(Author: Libyan Gazette Editorial Staff)
Libya’s internationally recognized National Oil Corporation (NOC) based in Tripoli has announced its plans to restore the country’s oil output which has dropped to less than a quarter of the 1.6 million barrels per day that the country previously produced before the ousting of dictator Muammar Gaddafi in 2011, reported Reuters.
The country’s oil output has decreased dramatically due to years of conflict between Libya’s various political and armed groups, shutdowns, and attacks carried out by ISIS.
The NOC stated that the first phase of the three-stage plan includes re-establishing oil production in areas such El Sharara and Elephant, which have a combined capacity of producing 430,000 bpd, within the next three months.
The official stated the second phase could take around six to eight months, while the third phase may take several years to complete depending on the cost and the length of time it will take to reopen fields and export terminals that have been attacked and damaged.
“All those plans depend on security. If proper and robust security at the oil facilities is not in place, then our plans will be in jeopardy,” stated the official in an interview with Reuters.
Direct attacks and threats to Libya’s oil fields by ISIS militants are the main reason why oil fields have been shut down and evacuated, with the latest attacks on Ras lanuf and Es Sider terminals in December resulting in a loss of 600,000 bpd of oil exports.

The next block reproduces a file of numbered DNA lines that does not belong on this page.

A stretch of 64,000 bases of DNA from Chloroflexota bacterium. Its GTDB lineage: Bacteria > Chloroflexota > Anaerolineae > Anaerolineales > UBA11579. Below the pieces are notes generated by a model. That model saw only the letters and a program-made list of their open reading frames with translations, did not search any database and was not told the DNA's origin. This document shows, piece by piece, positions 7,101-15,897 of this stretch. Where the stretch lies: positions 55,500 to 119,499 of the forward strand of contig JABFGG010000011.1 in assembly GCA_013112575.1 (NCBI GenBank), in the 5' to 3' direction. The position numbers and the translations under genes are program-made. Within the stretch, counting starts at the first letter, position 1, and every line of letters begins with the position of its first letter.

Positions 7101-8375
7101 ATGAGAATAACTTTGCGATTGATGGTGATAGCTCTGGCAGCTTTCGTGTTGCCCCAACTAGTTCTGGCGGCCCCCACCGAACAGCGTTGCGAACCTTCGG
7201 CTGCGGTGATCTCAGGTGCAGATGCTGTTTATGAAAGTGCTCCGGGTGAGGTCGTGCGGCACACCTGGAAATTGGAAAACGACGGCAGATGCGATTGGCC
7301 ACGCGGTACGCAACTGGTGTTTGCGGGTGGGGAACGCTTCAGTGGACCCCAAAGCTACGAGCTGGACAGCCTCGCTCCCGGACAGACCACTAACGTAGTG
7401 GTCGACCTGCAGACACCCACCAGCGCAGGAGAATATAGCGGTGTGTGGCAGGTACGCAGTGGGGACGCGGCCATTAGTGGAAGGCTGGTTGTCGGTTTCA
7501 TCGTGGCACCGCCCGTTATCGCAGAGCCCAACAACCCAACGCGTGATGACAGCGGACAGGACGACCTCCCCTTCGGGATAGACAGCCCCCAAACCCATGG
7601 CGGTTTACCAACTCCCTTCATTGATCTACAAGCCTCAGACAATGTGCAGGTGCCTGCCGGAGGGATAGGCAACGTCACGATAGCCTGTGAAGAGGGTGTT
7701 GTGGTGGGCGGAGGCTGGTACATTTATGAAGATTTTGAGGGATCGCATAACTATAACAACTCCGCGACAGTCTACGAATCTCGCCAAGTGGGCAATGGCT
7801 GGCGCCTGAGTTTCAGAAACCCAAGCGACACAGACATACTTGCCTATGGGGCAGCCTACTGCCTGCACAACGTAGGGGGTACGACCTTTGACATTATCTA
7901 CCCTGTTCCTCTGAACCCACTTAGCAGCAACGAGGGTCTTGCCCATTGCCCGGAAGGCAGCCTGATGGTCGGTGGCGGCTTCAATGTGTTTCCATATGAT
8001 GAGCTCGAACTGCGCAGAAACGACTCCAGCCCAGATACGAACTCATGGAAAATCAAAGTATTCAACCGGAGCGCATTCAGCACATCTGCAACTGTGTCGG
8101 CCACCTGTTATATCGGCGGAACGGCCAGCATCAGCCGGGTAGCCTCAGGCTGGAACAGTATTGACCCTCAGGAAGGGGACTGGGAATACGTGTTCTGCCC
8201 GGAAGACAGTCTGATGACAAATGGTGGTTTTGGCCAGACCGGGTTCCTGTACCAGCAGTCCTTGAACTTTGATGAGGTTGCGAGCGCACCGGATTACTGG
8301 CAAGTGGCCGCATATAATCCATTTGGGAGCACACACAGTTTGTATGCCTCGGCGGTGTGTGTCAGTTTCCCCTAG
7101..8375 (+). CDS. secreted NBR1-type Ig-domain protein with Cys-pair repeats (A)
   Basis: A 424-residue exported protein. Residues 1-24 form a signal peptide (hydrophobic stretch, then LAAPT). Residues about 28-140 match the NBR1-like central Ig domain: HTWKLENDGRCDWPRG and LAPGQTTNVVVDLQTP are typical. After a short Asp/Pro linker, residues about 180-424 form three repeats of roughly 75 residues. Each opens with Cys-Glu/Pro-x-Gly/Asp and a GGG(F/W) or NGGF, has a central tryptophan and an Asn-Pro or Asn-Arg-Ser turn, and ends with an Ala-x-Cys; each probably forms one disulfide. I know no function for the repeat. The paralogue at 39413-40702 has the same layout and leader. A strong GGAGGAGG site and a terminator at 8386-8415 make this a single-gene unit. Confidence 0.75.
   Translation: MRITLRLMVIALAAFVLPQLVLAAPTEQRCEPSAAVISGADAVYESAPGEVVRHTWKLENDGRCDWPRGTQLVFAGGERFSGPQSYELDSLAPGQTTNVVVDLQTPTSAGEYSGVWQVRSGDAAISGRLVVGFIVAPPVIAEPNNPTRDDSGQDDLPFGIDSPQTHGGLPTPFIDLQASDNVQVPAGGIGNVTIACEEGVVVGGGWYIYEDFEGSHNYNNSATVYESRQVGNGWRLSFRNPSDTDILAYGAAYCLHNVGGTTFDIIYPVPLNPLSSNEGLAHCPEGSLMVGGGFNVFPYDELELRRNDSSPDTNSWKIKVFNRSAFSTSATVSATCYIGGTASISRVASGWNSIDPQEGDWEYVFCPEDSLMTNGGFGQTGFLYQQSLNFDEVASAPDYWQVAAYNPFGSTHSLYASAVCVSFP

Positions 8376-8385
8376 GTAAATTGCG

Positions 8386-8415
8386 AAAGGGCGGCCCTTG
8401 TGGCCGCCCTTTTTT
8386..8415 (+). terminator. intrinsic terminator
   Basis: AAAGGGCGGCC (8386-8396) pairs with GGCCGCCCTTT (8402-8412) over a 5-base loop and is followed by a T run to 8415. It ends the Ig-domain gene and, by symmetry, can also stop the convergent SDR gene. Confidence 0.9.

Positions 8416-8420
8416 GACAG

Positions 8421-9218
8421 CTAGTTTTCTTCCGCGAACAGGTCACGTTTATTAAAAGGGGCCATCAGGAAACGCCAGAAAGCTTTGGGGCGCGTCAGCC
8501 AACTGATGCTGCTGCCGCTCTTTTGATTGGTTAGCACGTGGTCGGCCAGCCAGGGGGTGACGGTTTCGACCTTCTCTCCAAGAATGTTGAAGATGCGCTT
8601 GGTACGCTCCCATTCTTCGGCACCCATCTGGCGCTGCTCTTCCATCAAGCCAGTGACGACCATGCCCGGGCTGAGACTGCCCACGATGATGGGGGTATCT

With the establishment of the UN-backed Government of National Accord (GNA), which is currently in the process of unifying all of Libya’s political parties, there is hope that the country can restore oil output and reopen terminals as Libya almost exclusively relies on oil exports for revenue.
The GNA has called on the eastern government’s House of Representatives (HOR) based in Tobruk to fulfil their duty as is required of them under the Libyan Political Agreement (LPA) and give their vote of confidence to the unity government and transition its armed forces under the GNA.
The GNA stated that it would take all necessary measures to thwart any terrorist threats and any attempts by other political parties or rebel groups to target oil fields or unlawfully sell Libya’s oil for their own gain, warning that only through unification can Libya defeat ISIS and move forward as a country.
Any unlawful attempt at crude oil exports could impede international efforts to unite the country under the new GNA.
Earlier this week the eastern government attempted to illegally ship 650,000 barrels of crude from the Eastern Libyan port of Hariga before being blacklisted by the UN sanctions committee, in a move that could further destabilize the country.
NOC chairman Mustafa Sanalla, in an interview with Reuters, stated that Libya currently loses $30 million daily due to shutdowns, resulting in a loss of over $68 billion within the past three years.
The NOC is optimistic that the unity government will be able to create a unified security force to protect Libya’s vast oil infrastructure.